-Responding to a criticism of one's statement by saying something on the order of "I was just kidding" or "I didn't really mean that."

Those are two more great moves for assuring one's arguments are merely a thin tissue over one's prejudices.

Hainish said...

This reminds me of the one time that Holocaust denial seemed remotely possible: I was in high school, and the topic came up, and teacher's response was that it was a terrible! terrible! thing. I had to wonder why she couldn't simply appeal to the evidence instead of making a moral argument.

Personally, I think an assignment that focuses on analyzing evidence for the Holocaust and presenting and anti-denialist argument would be a much better use of students' time (even if the conclusion comes first, in this case).

Anonymous said...

I am puzzled. You are an interesting writer with strong opinions, but you never cite any evidence. You occasionally share anecdotes. Is that what you mean by "evidence'?

Katharine Beals said...

You got it, Anonymous. Nary a chart, graph, footnote, or double-blind, randomized, controlled study to be found on this blog. Just anecdotes, math problems, test questions, reading passages, personal stories, and the occasional reference to secondary sources. I am, however, happy to engage with any evidence that challenges stuff I’ve written here. You’re welcome to send it my way. And, heck, if it’s compelling enough, I might even engage with it on a blog post.

Anonymous said...

Let me be sure that I'm getting this right. Supporting your opinions with evidence is just for other people not for you. And you see nothing hypocritical about this double standard.

Katharine Beals said...

Like pretty much every person I know, I don’t ask people to provide evidence for every opinion they voice; I mainly ask for evidence for opinions that sound wrong to me. I am happy to reciprocate. Not to do so would, indeed, be a double standard.

Catherine Johnson said...

"someone who misrepresents what you say and shoots down the resulting straw men, presents “I disagree with you” and various vacuous appeals to authority as arguments, and/or simply restates his or her position along with his or her original arguments—all this, instead of actually engaging with your actual arguments?"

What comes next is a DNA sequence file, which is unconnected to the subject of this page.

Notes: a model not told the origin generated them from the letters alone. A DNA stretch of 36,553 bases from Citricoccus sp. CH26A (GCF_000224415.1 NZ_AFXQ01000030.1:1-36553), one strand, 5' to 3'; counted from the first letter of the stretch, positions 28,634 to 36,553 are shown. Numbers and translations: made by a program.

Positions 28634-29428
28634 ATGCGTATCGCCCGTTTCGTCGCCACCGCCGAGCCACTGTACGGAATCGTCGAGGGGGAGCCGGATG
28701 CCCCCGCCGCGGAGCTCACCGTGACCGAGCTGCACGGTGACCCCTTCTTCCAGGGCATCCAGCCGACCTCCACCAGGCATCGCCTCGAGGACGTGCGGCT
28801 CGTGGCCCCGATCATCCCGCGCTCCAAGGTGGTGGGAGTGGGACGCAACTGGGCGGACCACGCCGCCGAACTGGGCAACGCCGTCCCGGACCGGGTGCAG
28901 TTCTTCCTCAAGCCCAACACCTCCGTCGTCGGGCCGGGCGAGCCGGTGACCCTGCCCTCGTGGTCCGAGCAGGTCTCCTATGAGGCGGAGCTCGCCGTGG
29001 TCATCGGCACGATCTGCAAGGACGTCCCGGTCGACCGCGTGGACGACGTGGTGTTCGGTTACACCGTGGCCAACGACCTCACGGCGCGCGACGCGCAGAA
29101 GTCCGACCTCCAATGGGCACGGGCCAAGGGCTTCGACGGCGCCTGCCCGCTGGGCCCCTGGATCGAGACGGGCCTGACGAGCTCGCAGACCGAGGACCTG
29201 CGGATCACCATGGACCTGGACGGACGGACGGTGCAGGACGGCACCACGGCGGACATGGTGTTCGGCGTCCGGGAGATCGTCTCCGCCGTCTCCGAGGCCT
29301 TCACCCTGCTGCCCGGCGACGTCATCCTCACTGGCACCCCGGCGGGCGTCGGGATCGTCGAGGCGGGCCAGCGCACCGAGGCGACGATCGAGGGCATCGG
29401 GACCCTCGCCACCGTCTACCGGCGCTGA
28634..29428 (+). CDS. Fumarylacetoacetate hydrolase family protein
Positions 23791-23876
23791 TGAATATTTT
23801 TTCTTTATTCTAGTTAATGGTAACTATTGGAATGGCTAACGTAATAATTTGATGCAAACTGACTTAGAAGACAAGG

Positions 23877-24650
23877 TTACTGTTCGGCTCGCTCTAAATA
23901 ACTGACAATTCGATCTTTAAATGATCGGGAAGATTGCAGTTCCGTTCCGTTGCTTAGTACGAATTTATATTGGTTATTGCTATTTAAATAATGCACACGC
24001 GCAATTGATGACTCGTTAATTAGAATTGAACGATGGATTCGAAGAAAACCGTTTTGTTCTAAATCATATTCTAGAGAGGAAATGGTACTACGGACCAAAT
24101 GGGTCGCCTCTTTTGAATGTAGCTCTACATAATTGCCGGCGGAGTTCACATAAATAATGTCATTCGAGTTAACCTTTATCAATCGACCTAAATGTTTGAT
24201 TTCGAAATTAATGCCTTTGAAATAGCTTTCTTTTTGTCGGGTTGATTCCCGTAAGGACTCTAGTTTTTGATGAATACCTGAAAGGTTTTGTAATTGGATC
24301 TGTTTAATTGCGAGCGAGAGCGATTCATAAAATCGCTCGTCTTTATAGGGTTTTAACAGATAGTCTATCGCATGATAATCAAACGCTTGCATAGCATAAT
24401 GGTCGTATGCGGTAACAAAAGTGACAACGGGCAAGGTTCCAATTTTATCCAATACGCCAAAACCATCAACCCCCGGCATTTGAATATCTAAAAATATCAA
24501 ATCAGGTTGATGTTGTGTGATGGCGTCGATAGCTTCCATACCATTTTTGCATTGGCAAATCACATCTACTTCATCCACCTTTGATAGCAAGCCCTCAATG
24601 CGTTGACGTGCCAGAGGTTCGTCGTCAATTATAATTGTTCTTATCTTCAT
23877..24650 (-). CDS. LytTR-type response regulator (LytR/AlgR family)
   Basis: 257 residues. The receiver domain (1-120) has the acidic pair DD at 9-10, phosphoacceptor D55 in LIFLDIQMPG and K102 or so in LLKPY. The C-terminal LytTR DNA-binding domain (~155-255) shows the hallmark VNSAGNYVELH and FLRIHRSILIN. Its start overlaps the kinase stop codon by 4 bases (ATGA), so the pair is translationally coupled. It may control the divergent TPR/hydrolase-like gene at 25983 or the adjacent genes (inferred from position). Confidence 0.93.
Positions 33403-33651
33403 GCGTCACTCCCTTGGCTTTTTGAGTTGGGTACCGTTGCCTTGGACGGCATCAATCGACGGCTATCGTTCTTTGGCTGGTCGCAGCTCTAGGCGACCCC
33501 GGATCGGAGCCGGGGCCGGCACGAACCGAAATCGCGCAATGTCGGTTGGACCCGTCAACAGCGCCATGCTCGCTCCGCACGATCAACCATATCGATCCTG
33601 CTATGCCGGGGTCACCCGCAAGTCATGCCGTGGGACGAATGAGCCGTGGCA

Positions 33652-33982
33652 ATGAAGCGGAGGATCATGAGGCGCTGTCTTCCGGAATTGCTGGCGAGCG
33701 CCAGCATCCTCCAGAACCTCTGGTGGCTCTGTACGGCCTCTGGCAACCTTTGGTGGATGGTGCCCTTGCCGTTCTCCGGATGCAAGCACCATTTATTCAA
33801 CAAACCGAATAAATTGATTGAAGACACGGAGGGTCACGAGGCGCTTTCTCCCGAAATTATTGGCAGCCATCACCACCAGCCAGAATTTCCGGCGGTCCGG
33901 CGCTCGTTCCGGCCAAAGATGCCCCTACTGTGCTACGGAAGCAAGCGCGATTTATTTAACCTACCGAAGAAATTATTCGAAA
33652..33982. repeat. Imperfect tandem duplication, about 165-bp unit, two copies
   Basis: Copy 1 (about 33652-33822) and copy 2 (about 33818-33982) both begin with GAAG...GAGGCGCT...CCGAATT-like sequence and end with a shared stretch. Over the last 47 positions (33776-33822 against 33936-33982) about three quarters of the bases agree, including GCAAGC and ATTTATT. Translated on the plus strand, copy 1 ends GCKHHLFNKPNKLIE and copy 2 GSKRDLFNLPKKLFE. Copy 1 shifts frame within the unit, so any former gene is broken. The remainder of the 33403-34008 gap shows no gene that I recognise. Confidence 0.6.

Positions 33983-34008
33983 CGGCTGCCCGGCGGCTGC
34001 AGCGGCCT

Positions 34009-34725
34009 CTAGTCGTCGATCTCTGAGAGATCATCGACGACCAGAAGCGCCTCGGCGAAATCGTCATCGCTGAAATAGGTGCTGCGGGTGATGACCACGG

This never happens to me!

Catherine Johnson said...

One of the Common Core appendices -- the one that contains writing exemplars -- includes an essay that says people should vote 'yes' on the school bond because the schools need more money.

I was kind of gobsmacked by that one, although I suppose I shouldn't be.

I don't think they offer exemplars explicitly arguing that liberals are better than conservatives (or conservatives better than liberals), but they've produced an exemplar taking a strong position on a polarizing issue that splits school districts right down the middle -- and takes the side of the school as an institution.

Anonymous said...

You've got it right, Anonymous: it's a double standard. But it's not hypocritical, because she figures you'd do the same thing on your blog.

Katharine Beals said...

Anonymous, I'm not sure what an un-hypocritical double standard would be, but, yes, you do have a point. In blog posts (as opposed to academic articles--at least in certain fields), people generally don't support their opinions with solid evidence. The same is true of comments on blogs posts (and, indeed, of casual conversation more generally). In these non-academic venues, a single standard applies: people mainly support their opinions (to the extent that they can) when asked for evidence, and people mainly ask for evidence for opinions that they think sound wrong.

It's also important to keep in mind that most opinions (including these here!) are based, not on hard-core/easily citable evidence, but, in the absence of (or lack of access to) such evidence, on impressions based on anecdotal evidence, or on analysis of, or conjecture based on that evidence. Many opinions are intuitive and probabilistic in nature: intuitions about what is the most likely explanation for the things one has observed. Given the absence of solid evidence (e.g., randomized, controlled studies, or studies of explanatory accuracy or predictive power) pertaining to most questions, to insist that all published opinions be backed up with hard-core/easily citable evidence is to filter out most opinions--whether in blog posts, Op-Ed pieces, or books.

In the absence of hard core evidence, the best we can hope for, to return to another point I'm making here, is an honest, open, courteous debate in which we engage with one another's arguments without distorting them or dismissing them out of hand.